This can be done with direct formula as well:

The total number of ways of dividing n identical items (5 donuts in our case) among r persons or objects (3 persons in our case), each one of whom, can receive 0, 1, 2 or more items (from zero to 5 in our case) is $${n+r-1}_C_{r-1}$$.

In our case we'll get: $${n+r-1}_C_{r-1}={5+3-1}_C_{3-1}={7}C2=\frac{7!}{5!2!}=21$$.

Similar question: integers-less-than-85291.html#p710836

Bunuel - could you explain how this problem would sound if I used a simple counting principle like Larry can get 5 doughnuts Michael 4...all the way to have 5! and therefore I would get 5!= 120, which would obviously be too easy but I am a little confused as to the difference in wording. Solution and those dividers make good sense, so thanks for that.
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There are times when I do not mind kudos...I do enjoy giving some for help

Manager
Joined: 23 May 2013
Posts: 103
Concentration: Strategy, Social Entrepreneurship
GMAT Date: 08-05-2015
Followers: 1

Kudos [?]: 49 [0], given: 29

Re: Larry, Michael, and Doug have five donuts to share. If any [#permalink]  05 Mar 2014, 10:51
If you get confused about combinations, there's a simple way to count these combinations as well, by counting the number of ways 5 can be summed with 3 numbers.

{5,0,0} = 3 possibilities.
{4,1,0} = 6 possibilities.
{3,2,0} = 6 possibilities.
{3,1,1} = 3 possibilities.
{2,2,1} = 3 possibilities.
Total = 21 possibilities.

Tip: For each set, we only have to consider numbers less than the first; for instance, we wouldn't consider {2,3,0} because that's already accounted for in a permutation of {3,2,0}
Intern
Joined: 12 Sep 2012
Posts: 25
GMAT 1: 550 Q49 V17
Followers: 0

Kudos [?]: 1 [0], given: 14

Re: Larry, Michael, and Doug have five donuts to share. If any [#permalink]  03 Jul 2014, 08:07
Dear Bunuel,

Thanks for the great explanation. But there is a catch that is not clear to me. I read all other similar types of questions and also went through the explanations given by you. There you have used 3 separators for all the cases but here you have used 2. Could you tell me how would I know that how many separators should I use.

Math Expert
Joined: 02 Sep 2009
Posts: 28784
Followers: 4605

Kudos [?]: 47682 [1] , given: 7130

Re: Larry, Michael, and Doug have five donuts to share. If any [#permalink]  05 Jul 2014, 06:09
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deya wrote:
Dear Bunuel,

Thanks for the great explanation. But there is a catch that is not clear to me. I read all other similar types of questions and also went through the explanations given by you. There you have used 3 separators for all the cases but here you have used 2. Could you tell me how would I know that how many separators should I use.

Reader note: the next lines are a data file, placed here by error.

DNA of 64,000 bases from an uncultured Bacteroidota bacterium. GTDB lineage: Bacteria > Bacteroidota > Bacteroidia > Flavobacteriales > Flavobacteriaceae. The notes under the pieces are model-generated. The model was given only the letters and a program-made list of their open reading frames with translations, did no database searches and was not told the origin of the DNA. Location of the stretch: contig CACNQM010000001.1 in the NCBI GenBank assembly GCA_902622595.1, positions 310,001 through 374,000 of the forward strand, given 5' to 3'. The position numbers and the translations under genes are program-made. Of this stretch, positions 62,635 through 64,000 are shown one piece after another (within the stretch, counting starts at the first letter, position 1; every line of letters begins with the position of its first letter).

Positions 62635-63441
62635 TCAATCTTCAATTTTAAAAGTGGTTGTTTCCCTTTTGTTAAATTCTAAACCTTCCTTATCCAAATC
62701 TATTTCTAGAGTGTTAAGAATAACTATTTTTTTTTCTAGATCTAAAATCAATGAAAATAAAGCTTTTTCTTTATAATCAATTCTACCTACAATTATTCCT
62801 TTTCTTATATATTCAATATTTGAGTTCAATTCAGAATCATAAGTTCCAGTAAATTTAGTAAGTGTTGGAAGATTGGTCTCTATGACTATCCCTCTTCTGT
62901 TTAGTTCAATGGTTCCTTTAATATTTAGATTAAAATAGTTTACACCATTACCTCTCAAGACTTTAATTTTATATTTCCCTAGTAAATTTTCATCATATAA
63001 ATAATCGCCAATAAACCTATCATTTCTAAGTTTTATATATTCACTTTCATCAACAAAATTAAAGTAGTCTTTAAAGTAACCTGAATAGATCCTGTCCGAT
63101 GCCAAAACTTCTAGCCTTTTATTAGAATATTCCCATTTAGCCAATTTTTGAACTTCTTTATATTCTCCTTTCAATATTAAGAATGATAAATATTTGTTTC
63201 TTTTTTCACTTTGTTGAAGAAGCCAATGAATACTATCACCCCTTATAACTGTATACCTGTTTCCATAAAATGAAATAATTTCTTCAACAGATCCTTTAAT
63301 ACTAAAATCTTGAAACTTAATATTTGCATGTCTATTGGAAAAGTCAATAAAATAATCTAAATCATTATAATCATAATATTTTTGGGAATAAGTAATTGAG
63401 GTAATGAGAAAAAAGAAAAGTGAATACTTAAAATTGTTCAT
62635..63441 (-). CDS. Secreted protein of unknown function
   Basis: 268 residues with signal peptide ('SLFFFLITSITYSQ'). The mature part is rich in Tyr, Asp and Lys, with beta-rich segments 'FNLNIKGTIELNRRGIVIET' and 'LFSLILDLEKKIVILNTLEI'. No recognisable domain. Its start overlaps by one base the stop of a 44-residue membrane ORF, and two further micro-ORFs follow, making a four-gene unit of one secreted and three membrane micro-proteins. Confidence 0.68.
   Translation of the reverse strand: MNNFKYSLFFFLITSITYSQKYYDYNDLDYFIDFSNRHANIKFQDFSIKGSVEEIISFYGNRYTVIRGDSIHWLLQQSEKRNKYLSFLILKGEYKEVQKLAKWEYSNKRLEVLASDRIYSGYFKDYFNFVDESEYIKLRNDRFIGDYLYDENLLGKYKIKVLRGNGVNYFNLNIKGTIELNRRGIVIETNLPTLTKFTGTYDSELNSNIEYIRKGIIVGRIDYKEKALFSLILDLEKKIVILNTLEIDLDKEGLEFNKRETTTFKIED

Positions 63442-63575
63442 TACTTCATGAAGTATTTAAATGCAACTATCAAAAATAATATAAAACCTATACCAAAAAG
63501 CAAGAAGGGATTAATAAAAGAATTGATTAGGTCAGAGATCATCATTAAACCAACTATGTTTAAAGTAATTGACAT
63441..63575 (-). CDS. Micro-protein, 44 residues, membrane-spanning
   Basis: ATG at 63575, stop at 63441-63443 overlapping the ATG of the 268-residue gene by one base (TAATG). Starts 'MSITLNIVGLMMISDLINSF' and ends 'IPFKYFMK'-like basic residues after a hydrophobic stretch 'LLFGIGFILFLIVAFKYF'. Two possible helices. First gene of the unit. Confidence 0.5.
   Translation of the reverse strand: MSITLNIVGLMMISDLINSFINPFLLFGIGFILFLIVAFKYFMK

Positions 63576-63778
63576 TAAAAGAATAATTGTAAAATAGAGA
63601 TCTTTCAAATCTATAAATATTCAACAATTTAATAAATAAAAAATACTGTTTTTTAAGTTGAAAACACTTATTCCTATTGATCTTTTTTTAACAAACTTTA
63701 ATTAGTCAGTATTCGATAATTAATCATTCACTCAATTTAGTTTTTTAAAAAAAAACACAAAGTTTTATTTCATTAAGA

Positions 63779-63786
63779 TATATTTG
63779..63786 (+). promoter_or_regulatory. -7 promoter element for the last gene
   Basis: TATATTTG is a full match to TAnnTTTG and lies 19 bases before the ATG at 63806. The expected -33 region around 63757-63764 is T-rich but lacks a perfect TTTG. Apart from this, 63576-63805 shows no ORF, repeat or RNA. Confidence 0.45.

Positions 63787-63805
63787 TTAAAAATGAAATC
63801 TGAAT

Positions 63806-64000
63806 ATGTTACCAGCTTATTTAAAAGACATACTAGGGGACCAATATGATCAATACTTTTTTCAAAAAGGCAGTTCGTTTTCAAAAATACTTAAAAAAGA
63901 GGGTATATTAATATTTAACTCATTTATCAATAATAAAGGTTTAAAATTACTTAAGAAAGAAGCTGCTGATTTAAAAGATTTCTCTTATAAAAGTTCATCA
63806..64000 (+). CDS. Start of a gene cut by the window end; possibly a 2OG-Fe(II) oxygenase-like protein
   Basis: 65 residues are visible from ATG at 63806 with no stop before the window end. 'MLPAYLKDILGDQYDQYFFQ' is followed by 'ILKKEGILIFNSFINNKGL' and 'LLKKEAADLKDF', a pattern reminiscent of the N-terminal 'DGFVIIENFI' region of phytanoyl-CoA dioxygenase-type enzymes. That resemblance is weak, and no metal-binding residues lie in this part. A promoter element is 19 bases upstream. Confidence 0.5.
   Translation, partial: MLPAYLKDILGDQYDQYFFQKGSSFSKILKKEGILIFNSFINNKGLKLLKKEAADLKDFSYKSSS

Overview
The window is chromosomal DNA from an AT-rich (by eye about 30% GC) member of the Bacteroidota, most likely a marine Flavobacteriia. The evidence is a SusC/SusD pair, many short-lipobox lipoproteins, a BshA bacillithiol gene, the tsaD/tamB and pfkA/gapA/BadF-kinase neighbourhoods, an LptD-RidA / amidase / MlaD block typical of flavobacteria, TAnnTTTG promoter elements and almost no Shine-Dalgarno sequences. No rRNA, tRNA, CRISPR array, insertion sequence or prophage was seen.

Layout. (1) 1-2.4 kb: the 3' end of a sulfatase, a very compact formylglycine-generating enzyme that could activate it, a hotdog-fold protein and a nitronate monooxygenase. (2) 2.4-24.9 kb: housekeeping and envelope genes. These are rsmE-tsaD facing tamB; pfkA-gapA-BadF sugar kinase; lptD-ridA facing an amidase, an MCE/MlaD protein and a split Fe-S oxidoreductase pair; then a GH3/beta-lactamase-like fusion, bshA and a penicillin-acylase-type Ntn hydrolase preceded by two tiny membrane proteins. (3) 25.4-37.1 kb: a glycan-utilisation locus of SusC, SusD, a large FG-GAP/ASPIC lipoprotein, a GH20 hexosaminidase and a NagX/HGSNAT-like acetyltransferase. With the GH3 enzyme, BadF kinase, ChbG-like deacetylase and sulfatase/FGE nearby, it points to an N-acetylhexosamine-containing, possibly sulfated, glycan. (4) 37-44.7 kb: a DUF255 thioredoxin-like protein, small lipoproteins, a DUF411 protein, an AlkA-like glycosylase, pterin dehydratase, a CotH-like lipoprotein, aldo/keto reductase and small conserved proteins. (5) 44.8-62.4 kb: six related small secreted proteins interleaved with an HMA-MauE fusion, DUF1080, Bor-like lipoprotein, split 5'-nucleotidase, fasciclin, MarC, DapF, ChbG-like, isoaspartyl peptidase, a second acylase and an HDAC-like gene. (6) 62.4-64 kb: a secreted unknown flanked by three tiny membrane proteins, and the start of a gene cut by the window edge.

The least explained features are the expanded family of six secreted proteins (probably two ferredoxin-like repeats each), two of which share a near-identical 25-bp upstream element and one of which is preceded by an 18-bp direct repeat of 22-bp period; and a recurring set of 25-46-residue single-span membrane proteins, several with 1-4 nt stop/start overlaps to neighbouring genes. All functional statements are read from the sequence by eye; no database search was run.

Distributing between 4 use 3 separators;
Distributing between 3 use 2 separators.
_________________
Intern
Joined: 18 Jun 2014
Posts: 2
Followers: 0

Kudos [?]: 0 [0], given: 274

Re: Larry, Michael, and Doug have five donuts to share. If any [#permalink]  06 Jul 2014, 04:50
Why 3^5 is not a correct answer?
Considering each donut has 3 possibilities(L,M &D)...
Kindly regards
Math Expert
Joined: 02 Sep 2009
Posts: 28784
Followers: 4605

Kudos [?]: 47682 [0], given: 7130

Re: Larry, Michael, and Doug have five donuts to share. If any [#permalink]  06 Jul 2014, 09:29
Expert's post
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lolivaresfer wrote:
Why 3^5 is not a correct answer?
Considering each donut has 3 possibilities(L,M &D)...
Kindly regards

Because the donuts are not distinct.
_________________
Intern
Joined: 14 Dec 2010
Posts: 2
Schools: ISB
Followers: 0

Kudos [?]: 0 [0], given: 5

Re: Larry, Michael, and Doug have five donuts to share. If any [#permalink]  19 Nov 2014, 08:59
Keep in mind that 2 people might not even get any donuts at all.. so total 7! and 5 donuts are identical and 2 not given are identical .. so 7!/ 5! 2! = 21
Director
Joined: 03 Feb 2013
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Concentration: Operations, Strategy
GMAT 1: 760 Q49 V44
GPA: 3.88
WE: Engineering (Computer Software)
Followers: 59

Kudos [?]: 402 [0], given: 533

Re: Larry, Michael, and Doug have five donuts to share. If any [#permalink]  20 Dec 2014, 09:53
L + M + D = 5
As L,M,D >= 0

We need to distribute 5 donots and 2 empty vessels. So 7!/(5!*2!) or 7C2 = 21 - A)
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Re: Larry, Michael, and Doug have five donuts to share. If any   [#permalink] 20 Dec 2014, 09:53